It has many cheering, but at the same time concerned that important details Â— such as the safe disposal of a toxic component of the bulbs Â— were glossed over.
"Along with a general policy to increase the use of compact fluorescent (light bulbs), which is a reasonably happy idea for the environment, it's also necessary to think about ways of promoting the capture and recycling of those," said Ron Pushchak, a professor with Ryerson University's School of Occupational Health and Safety.
The problem lies with the mercury contained in the fluorescent bulbs. There are only four or five milligrams in a compact bulb, said Pushchak, but it's still a neurotoxin and a hazardous material.
Pushchak, who studies waste disposal and environmental impacts, said more often than not, light bulbs are broken when they're tossed out with the trash.
When that happens with a compact fluorescent bulb, the mercury vaporizes, travels in a general northern direction with the atmosphere and is deposited. It then is absorbed into plant and animal systems, as well as the soil.
Health Canada issued new recommendations for fish consumption, due to rising levels of mercury that has made its way into the food chain.
What's needed, said Pushchak, is a curbside collection system for all household hazardous waste.
"Fortunately we have some time Â— but not much," he said.
Attendees of the Green Living show in Toronto said, in the meantime, more information is needed. Many people there said they already use compact fluorescent bulbs to light their homes, but are unsure of how to properly dispose of them.
Jon Hagan has already thrown out a bulb that blew with a burst of white light after just two months of use. He said he would like more information and even suggests a fee be factored into the cost of the already pricey light bulbs in order to fund a disposal or recycling system.
"The claim is that there's not very much (mercury), but there are a lot of light bulbs out there," he said.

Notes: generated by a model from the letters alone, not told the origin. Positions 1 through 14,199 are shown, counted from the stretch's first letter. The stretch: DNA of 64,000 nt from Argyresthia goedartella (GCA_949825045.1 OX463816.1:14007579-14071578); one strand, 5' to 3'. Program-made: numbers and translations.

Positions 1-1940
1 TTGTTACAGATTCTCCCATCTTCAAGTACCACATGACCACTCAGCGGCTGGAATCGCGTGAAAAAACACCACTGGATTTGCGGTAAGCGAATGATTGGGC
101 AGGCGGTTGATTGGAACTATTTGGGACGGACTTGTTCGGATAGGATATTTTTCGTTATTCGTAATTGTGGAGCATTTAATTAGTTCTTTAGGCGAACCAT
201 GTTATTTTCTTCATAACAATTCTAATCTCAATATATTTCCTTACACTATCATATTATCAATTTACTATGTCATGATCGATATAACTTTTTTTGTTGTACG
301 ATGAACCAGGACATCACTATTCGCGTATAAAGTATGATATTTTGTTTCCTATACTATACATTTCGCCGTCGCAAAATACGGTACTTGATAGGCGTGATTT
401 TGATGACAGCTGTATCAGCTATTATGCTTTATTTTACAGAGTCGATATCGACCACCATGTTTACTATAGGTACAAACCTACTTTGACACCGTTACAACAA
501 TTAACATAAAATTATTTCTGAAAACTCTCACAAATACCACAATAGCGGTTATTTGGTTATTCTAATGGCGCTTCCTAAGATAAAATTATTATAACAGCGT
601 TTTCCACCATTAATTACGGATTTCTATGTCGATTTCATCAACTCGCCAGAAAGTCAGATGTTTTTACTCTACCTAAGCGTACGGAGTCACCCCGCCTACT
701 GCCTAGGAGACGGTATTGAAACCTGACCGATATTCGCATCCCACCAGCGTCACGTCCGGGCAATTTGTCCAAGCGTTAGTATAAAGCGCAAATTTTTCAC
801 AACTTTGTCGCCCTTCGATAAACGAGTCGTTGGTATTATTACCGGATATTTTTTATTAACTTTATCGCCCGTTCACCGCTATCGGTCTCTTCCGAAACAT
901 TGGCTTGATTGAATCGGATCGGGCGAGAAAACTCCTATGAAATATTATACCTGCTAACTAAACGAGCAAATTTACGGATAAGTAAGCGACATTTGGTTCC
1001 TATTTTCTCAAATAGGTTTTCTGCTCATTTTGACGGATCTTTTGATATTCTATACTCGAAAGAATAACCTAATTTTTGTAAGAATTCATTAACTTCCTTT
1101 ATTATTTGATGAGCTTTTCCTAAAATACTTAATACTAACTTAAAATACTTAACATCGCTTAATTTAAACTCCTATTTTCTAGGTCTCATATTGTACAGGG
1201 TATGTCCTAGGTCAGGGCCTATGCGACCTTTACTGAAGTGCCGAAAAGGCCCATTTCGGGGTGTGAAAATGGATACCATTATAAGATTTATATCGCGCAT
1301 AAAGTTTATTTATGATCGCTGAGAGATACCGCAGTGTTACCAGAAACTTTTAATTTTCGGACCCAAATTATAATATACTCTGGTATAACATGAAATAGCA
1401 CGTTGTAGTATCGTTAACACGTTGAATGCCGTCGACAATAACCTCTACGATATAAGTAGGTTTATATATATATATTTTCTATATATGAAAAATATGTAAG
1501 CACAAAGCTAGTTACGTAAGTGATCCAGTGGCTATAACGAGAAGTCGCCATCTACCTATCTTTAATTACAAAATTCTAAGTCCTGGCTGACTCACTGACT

Home Depot Canada, the largest retailer of lights in the country, has said the company is working, together with Phillips Lighting, on a plan to safely recycle the fluorescents.
Beth Ross, a librarian from Goderich, Ont., said she has been using the bulbs for several years, but hasn't had to replace any.
When she does, she said she's not sure how she will go about disposing of them.
For now, her concern is that the light bulbs don't fit everywhere. "Not all of my light fixtures are suitable for them, but I expect industry will come out with a design to meet all our needs," she said.
Stacey and Shinya Kumazawa also wish the light bulbs were more versatile. They too have the bulbs in their home Â— everywhere they fit, that is.
"I think they're great. We try and use them as much as we can," said Stacey Kumazawa.
But Shinya Kumazawa isn't crazy about the colour. The compact fluorescent bulbs give off a cooler, bluer light rather than the warm tone the incandescent bulbs emit. As an artist, it's difficult for him to work with the different lighting, which he said is also weaker than regular bulbs.
The cost of the bulbs is also seen as a barrier to some. The compact fluorescent bulbs cost around $2.50 while incandescents are just 50 cents. However, consumers will save in the long run on energy bills.